• But of course, the downside is that you’ll have to eat into your own funds. If you don’t have a particularly robust savings account, this tactic may simply not be a viable option.

Angel Investors

Investment firms or wealthy angel investors can be a great way to fund a business, provided you have the connections necessary to pull it off. If you happen to know someone who works at one of these businesses, then that’s a great place to start. But if you don’t have any connections, you’ll need a killer business plan with a lot of research to prove to investors that your business concept is a viable one. Nobody wants to invest in a half-baked business proposal, so make sure to do your work ahead of time if you plan on meeting with large investment firms or venture capital companies.

Online Lenders

With the rise of the internet, online lending is a growing industry that could be a great resource if you’re looking to fund a business. There are services that can connect you with a small business lender, and if you meet the lender’s qualifications, you could get a significant chunk of funds using this strategy. Of course, as with any loan, you’ll want to carefully review the terms before agreeing to borrow money. Failing to pay back a loan on time can negatively impact your credit score or your business credit, so make sure you have a strong budget and plan to pay back the loan, should you decide to go this route.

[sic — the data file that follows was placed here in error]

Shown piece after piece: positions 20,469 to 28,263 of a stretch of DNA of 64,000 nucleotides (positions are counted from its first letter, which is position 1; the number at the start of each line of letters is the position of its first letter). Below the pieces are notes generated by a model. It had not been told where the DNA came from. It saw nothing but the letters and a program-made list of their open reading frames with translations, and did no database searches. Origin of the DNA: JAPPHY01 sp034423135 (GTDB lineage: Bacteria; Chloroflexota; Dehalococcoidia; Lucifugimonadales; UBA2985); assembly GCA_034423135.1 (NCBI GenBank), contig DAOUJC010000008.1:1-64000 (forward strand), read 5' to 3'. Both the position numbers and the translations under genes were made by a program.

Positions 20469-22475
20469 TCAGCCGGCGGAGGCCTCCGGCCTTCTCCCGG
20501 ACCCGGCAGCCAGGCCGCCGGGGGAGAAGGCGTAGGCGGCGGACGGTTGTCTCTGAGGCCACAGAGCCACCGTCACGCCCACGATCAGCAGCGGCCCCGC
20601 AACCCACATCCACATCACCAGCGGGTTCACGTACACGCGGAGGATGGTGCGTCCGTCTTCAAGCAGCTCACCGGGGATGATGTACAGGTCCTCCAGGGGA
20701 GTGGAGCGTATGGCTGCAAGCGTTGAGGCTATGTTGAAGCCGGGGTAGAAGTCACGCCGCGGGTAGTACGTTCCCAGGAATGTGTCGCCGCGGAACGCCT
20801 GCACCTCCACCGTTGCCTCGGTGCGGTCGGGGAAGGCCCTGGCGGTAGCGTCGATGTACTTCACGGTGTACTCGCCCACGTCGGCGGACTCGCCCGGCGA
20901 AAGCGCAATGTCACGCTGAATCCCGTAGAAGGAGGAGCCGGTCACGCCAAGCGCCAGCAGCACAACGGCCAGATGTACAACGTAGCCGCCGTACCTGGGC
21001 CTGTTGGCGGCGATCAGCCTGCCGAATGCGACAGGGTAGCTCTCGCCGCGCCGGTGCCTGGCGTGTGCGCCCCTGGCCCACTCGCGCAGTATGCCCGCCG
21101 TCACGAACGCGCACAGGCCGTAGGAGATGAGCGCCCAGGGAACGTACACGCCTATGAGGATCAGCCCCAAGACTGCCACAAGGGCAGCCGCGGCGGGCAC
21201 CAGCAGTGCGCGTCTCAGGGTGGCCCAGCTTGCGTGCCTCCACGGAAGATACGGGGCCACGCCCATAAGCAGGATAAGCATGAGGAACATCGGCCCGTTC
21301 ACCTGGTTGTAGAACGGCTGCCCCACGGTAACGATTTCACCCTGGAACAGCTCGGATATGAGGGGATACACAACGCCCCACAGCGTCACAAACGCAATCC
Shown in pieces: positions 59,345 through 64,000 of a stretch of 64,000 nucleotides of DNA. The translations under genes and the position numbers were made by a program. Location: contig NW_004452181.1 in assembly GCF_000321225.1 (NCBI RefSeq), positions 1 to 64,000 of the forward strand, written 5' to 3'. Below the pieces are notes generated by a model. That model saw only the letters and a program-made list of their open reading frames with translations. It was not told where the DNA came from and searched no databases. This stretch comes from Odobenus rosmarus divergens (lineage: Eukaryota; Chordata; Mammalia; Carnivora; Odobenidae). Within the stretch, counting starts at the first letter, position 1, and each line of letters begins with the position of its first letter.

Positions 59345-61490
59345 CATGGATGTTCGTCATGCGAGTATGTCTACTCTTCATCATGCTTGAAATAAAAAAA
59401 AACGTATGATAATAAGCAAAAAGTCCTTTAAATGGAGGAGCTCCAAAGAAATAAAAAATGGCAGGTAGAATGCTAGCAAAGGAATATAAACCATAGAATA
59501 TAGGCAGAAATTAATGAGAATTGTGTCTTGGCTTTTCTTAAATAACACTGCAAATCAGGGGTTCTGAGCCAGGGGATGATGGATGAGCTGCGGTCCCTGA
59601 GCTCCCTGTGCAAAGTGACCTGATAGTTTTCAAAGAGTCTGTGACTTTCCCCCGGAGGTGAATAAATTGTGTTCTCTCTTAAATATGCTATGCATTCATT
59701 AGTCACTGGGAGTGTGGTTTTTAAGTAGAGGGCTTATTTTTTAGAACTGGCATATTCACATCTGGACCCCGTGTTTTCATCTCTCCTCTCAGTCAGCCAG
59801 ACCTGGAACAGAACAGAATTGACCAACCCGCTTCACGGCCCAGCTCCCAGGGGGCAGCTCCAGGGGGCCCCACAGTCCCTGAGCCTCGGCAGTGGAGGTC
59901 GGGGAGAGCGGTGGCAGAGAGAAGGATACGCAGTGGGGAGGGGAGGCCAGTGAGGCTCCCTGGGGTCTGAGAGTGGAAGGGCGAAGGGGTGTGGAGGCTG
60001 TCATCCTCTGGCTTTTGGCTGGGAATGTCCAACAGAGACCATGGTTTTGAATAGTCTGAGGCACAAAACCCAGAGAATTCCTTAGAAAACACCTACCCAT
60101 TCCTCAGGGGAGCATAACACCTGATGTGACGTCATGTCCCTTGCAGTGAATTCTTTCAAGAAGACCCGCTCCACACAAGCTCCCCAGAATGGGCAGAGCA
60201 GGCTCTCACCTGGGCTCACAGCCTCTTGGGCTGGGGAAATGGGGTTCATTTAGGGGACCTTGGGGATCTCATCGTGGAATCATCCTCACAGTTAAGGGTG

Although banks may be less willing to lend money for potential businesses than online lenders are, it may still be worth a try. Working with a bank might be inconvenient in some ways. For example, you may have to wait a long time at the bank for someone to help you, and they may not offer very competitive terms. Even more likely, they may simply decline to approve you altogether. You’ll definitely need a strong business proposal to increase your odds of getting funding through a bank.

Credit Cards

This strategy is not for the risk-averse business owner. Using credit cards to fund your business might seem like a good idea in the short term (and there are success stories of people using this method) but be warned that it could very quickly become damaging. Taking out a large amount of credit card debt puts you at risk of not being able to pay back the debt, which could lead to collections calls, lower credit scores, and other negative consequences. If you need some extra cash for a short-term purchase, a credit card might be the right move, but if you’re thinking about funding an entire business solely on the back of credit card debt, you might want to reconsider. While it’s easy in the short term, it could come back to bite you.


These are just a few of the various possible routes you could go to fund a business. As you can see, there is no one perfect source of business funding. Every option comes with its own benefits and potential downsides. The important thing is to choose a strategy that you are comfortable with, so you don’t end up owing more than you can pay back or damaging relationships along the way. It’s not a decision to be made lightly, so take your time and make the choice that’s best for you and your business.

Luke Loftin is a blog writer and an award-winning indie filmmaker. When he isn’t writing about himself, he specializes in finance and health, blogging about all sorts of topics including credit cards, personal loans, bank accounts, and the digestive system. He currently writes for LeadsMarket among other sites, and his articles are scattered all across the information superhighway. In his spare time, he enjoys listening to country music and watching his favorite sports teams lose. If you want to learn more about him, he doesn’t mind if you search his name on the internet.